New Coronavirus Appears To Be Similar To Sars

New coronavirus appears to be similar to SARS

International researchers say that a new coronavirus, first detected in the Chinese city of Wuhan last month, is similar in many aspects to the SARS virus that caused an outbreak in China and other parts of Asia in 2003.

US and other researchers have examined the virus by analyzing the gene sequence made available by the World Health Organization. They suggested on Twitter that it is a variant of betacoronavirus like the SARS virus.

The European Centre for Disease Prevention and Control has also given the view that the new virus is similar to the SARS virus.

A British scientist says its gene sequence is 89 percent identical to the bat's virus that caused the SARS virus.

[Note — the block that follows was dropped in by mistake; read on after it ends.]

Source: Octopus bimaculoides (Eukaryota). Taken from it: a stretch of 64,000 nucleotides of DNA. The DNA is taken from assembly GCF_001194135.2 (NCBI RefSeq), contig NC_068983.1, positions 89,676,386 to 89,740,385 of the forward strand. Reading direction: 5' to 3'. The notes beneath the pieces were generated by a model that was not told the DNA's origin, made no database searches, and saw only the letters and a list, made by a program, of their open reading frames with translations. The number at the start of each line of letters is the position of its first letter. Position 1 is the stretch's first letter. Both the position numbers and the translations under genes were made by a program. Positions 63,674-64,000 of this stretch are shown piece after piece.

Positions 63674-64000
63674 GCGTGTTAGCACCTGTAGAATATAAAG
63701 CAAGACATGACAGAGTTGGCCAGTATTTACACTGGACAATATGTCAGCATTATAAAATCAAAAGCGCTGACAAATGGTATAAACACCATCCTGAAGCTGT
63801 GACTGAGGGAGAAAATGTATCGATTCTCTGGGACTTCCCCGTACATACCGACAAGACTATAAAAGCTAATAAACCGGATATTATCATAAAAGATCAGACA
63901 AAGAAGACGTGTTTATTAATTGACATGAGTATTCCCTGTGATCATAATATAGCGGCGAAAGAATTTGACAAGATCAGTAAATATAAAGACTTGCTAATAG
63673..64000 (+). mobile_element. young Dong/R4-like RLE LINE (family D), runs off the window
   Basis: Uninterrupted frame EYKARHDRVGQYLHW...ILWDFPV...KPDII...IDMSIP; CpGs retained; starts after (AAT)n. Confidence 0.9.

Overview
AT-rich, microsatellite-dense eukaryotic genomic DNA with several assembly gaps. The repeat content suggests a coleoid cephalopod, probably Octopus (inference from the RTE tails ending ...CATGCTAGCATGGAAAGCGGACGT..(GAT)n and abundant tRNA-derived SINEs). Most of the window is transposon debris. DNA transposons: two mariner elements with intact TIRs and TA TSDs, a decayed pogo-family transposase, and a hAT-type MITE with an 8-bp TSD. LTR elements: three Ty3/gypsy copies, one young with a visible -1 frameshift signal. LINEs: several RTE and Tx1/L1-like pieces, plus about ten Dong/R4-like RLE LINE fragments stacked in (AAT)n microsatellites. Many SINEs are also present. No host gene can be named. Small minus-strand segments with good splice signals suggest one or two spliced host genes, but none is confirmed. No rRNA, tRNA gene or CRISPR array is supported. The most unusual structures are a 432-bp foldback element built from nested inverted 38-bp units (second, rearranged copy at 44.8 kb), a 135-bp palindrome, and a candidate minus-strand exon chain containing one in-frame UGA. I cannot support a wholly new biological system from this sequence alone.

Professor Atsuo Hamada at Tokyo Medical University says the gene sequence of the new virus is similar to that of the SARS virus but it appears to be less contagious or less pathogenic for now.

He also says the SARS virus is believed to have become effectively and continually contagious, although its human-to-human infections were initially limited.

Hamada says there is no need to be excessively afraid of the new virus, but it is necessary to closely watch its possible alteration.

In Japan, a man of Chinese nationality in his 30s was found infected with the new strain of coronavirus after returning to Japan from Wuhan recently.